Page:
Changing Trends in Marriage and Divorce
The article “Marriage and Divorce: Changes and their Driving Forces” was researched and written by Betsy Stevenson and Justin Wolfers. In this article, the writers examine the changing trends in marriages and divorce in the United States for the past one hundred and fifty years. They present figures and facts that show the rates at which marriages and divorces are low or when they are at their peak. They compare this figures and trends to those of other countries such as Italy, Sweden, United Kingdom and Canada among others. Stevenson and Wolfers also compare marriages between the black and white communities in the US. Fewer African Americans who enter marriage compared to the whites but they spent more time as married couples than the whites did (5). Their findings revealed that college graduates were less likely to divorce.
The divorce rate of people without a college degree was high, showing that there was a relationship between the level of education and the divorce rates (6). They seek to understand and point out some of the factors that have contributed to these trends. The factors they have identified include technology of birth control, changes in the wage structure, household technology, changes in legal structure of marriage and shocks to the marriage market matching function. Relaxation of laws concerning who one is supposed to marry has contributed to more marriages. The legal procedures in divorce proceedings have also reduced and many people find it easier to get a divorce. Some people have chosen to cohabit as an alternative to marriage. Most of those who have agreed to this arrangement have done so with the expectation that it will lead to marriage.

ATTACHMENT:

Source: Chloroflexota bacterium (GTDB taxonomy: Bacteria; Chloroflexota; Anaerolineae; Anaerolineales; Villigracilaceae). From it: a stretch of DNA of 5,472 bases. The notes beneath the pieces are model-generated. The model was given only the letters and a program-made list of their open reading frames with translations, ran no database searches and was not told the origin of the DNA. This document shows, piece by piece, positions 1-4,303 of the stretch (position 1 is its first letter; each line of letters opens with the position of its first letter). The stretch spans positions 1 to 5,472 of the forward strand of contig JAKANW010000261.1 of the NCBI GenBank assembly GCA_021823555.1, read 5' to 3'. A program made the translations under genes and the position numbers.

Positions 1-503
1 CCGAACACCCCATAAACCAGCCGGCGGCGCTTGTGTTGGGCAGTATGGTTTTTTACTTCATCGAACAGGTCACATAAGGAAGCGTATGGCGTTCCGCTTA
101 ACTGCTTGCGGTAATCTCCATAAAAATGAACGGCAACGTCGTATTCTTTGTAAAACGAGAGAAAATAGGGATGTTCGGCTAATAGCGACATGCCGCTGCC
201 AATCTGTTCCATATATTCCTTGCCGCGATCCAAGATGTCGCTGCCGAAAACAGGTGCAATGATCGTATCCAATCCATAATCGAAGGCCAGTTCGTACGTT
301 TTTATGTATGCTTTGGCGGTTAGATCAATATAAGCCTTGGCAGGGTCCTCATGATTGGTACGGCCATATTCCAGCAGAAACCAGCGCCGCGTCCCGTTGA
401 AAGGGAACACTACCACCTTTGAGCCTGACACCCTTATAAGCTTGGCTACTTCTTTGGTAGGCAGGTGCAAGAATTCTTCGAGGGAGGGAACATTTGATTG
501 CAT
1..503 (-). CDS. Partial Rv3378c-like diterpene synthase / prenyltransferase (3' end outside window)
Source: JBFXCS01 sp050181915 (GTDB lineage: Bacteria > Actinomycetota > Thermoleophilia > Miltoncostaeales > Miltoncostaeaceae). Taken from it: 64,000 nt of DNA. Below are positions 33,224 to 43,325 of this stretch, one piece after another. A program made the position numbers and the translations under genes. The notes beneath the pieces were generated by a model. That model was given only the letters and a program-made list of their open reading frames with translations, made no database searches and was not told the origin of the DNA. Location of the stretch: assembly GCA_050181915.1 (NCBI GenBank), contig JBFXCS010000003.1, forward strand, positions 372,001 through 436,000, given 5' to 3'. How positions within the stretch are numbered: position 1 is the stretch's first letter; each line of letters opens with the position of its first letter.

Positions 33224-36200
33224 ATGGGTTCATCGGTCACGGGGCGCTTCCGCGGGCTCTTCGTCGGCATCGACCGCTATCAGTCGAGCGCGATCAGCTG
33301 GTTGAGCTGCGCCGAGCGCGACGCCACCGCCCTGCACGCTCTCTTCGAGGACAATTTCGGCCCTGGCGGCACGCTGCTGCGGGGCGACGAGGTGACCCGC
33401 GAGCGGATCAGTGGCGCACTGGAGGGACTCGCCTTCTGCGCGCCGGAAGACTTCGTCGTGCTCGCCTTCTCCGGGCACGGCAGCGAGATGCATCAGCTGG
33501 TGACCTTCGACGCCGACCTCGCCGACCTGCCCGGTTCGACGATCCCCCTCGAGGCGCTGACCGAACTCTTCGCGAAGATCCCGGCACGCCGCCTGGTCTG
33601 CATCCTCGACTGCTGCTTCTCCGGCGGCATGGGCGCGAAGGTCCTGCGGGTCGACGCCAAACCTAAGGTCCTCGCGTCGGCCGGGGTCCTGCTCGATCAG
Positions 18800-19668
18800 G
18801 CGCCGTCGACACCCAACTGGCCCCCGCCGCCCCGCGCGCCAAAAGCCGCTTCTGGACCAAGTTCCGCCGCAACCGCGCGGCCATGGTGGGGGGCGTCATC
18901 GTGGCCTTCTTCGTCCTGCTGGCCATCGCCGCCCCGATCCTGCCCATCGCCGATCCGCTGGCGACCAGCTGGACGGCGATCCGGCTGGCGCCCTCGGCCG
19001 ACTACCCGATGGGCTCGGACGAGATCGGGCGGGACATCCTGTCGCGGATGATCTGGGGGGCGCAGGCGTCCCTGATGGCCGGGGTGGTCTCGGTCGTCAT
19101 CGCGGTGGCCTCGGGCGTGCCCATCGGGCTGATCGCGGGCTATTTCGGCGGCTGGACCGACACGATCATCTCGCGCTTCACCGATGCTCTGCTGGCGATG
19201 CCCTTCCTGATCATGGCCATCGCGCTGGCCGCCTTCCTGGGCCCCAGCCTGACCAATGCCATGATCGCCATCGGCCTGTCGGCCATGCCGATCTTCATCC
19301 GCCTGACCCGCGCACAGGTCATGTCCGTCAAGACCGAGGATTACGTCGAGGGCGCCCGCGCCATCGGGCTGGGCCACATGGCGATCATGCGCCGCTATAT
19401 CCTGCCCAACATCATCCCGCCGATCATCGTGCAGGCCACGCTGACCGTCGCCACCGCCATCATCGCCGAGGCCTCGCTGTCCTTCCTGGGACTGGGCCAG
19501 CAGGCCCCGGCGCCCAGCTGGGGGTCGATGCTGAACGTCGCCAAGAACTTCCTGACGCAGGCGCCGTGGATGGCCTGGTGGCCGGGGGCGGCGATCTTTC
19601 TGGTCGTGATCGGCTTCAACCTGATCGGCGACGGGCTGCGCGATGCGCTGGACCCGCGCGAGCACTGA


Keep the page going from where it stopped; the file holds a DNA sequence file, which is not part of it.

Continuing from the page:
Sociology can be defined as the study of human behavior in society and it is through sociology, people understand the influence of major changes in others (Andersen and Taylor 2). Sociological imagination is the ability to see societal patterns that influence individual and group life (Andersen and Taylor 5). The above article is important for people who are interested in understanding the current marriage trends. The article helped me to understand my life in a global context. Many people believe that there are high divorce rates in western countries. This is indeed true, but they fail to understand the reason behind it. Reading this paper made me realize that most of the causes of divorce in America can be avoided. Stevenson and Wolfers observed that divorce cases are higher during periods of unemployment (1). This is the time when partners should remain committed to each other and encourage each other. To some people, this may not seem as reason enough for people to get divorced.
In the article, Stevenson and Wolfers pointed out that many policy makers encourage the idea that married people are happier than single or divorced people are. This is societal influence and many people who have believed this have gone ahead and married. What these people have failed to realize is that happiness is a personal choice and a single person who is unhappy will remain unhappy even after he or she is married. They noted that single people who are happy remain happy even after they are married. Realizing one’s identity is one of the important things to personal fulfillment. Marriage should not be taken lightly and people should be more committed to the institution. There are many instances where people get married to try out their luck and see if things will work out. Just like denying parental responsibility to illegitimate children, reduced cases of children born out of wedlock (Stevenson and Wolfers 16), putting some stringent measures in divorce cases might help in reducing the divorce rates in the country.
Andersen, Margaret and Taylor Howard. Sociology: Understanding a Diverse Society. New York, NY: Cengage Learning, 2007. Print.
Stevenson, Betsey and Justin Wolfers. Marriage and Divorce: Changes and their Driving Forces. Cambridge, MA: National Bureau of Economic Research, 2007. Print.